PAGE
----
Drugs of abuse and highly palatable food share the property to stimulate dopamine (DA) transmission preferentially in the nucleus accumbens (NAc) shell. But while the stimulation of DA shell by non-drug reward (food) undergoes rapid habituation, that exerted by drugs of abuse does not. The lack of habituation of shell DA in response to drugs of abuse is hypothesized to abnormally strengthen stimulus-drug association and result in the attribution of excessive motivational value to discrete stimuli or contexts predictive of drug availability. Several studies reported that, in food and water deprived rats, repeated sugar consumption continuously increase DA trasmission in the NAc shell as well as drugs of abuse. The aim of our research was to study the adaptive changes in the reactivity of DA transmission in the shell and core and prefrontal cortex (PFCX) of non deprived animals to higly palatable food after long term feeding with it. Male Sprague-Dawley rats were trained to drink chocolate solution (sugar solution for control group) that was made available for two or 1 week from 8 p.m. to 8 a.m., apart from weekends. At the end of the training period, microdialysis experiments were performed for three consecutive days. Behavioral responses to chocolate infused by intraoral catheter were observed and DA modifications were monitored by chronic microdialysis probes. The main finding of our study is that no habituation was observed in the response of shell DA to intraoral infusion of chocolate in trained rats. In agreement with previous studies, no habituaton was observed in the response of DA in the NAc core and PFCX. In conclusion repeated exposure of the same palatable food abolishes the habituation of DA responsiveness in the NAc shell, and potentiates it in the NAc core and we can speculate that disturbances of feeding behavior are related to loss of adaptive regulation of food-stimulated release of DA in the NAc shell.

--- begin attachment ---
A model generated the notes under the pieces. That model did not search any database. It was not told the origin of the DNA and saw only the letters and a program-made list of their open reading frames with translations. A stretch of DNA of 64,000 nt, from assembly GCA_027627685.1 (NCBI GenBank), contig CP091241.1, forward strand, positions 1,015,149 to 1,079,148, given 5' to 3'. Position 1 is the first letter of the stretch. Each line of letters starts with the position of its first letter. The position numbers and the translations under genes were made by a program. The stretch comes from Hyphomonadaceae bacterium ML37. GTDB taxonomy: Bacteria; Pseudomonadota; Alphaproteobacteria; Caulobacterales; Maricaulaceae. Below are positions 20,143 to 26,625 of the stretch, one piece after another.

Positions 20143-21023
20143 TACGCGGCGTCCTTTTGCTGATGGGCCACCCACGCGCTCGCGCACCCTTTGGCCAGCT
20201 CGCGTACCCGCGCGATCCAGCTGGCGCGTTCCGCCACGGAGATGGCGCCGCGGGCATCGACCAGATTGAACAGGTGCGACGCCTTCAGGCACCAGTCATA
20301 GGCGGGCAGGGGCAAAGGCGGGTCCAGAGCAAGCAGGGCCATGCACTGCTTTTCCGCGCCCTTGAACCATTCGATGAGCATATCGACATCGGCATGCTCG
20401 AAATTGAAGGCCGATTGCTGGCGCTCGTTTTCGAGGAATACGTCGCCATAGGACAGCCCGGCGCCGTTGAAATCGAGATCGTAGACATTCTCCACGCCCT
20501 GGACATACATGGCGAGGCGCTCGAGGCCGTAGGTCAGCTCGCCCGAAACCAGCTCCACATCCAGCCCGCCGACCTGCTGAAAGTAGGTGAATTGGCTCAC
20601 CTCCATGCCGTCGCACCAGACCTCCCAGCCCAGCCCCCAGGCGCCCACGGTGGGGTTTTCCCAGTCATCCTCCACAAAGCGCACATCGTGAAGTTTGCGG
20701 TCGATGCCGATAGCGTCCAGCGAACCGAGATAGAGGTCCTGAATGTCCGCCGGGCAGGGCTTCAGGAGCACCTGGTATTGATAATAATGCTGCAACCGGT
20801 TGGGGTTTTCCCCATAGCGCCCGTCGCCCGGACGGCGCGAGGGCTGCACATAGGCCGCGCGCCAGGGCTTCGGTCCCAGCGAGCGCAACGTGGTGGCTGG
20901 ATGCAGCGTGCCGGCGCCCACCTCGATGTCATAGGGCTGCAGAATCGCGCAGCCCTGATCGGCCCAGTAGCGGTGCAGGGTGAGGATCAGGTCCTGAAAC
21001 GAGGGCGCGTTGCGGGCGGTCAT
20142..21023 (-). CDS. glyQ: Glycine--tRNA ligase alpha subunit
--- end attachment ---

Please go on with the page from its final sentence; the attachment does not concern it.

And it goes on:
Adaptive changes of dopamine responsiveness to palatable food: differences between accumbens shell, core and prefrontal cortex

BASSAREO, VALENTINA;
2008

Abstract

Drugs of abuse and highly palatable food share the property to stimulate dopamine (DA) transmission preferentially in the nucleus accumbens (NAc) shell. But while the stimulation of DA shell by non-drug reward (food) undergoes rapid habituation, that exerted by drugs of abuse does not. The lack of habituation of shell DA in response to drugs of abuse is hypothesized to abnormally strengthen stimulus-drug association and result in the attribution of excessive motivational value to discrete stimuli or contexts predictive of drug availability. Several studies reported that, in food and water deprived rats, repeated sugar consumption continuously increase DA trasmission in the NAc shell as well as drugs of abuse. The aim of our research was to study the adaptive changes in the reactivity of DA transmission in the shell and core and prefrontal cortex (PFCX) of non deprived animals to higly palatable food after long term feeding with it. Male Sprague-Dawley rats were trained to drink chocolate solution (sugar solution for control group) that was made available for two or 1 week from 8 p.m. to 8 a.m., apart from weekends. At the end of the training period, microdialysis experiments were performed for three consecutive days. Behavioral responses to chocolate infused by intraoral catheter were observed and DA modifications were monitored by chronic microdialysis probes. The main finding of our study is that no habituation was observed in the response of shell DA to intraoral infusion of chocolate in trained rats. In agreement with previous studies, no habituaton was observed in the response of DA in the NAc core and PFCX. In conclusion repeated exposure of the same palatable food abolishes the habituation of DA responsiveness in the NAc shell, and potentiates it in the NAc core and we can speculate that disturbances of feeding behavior are related to loss of adaptive regulation of food-stimulated release of DA in the NAc shell.
DOPAMINE; palatable food; shell
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Utilizza questo identificativo per citare o creare un link a questo documento: https://hdl.handle.net/11584/23954
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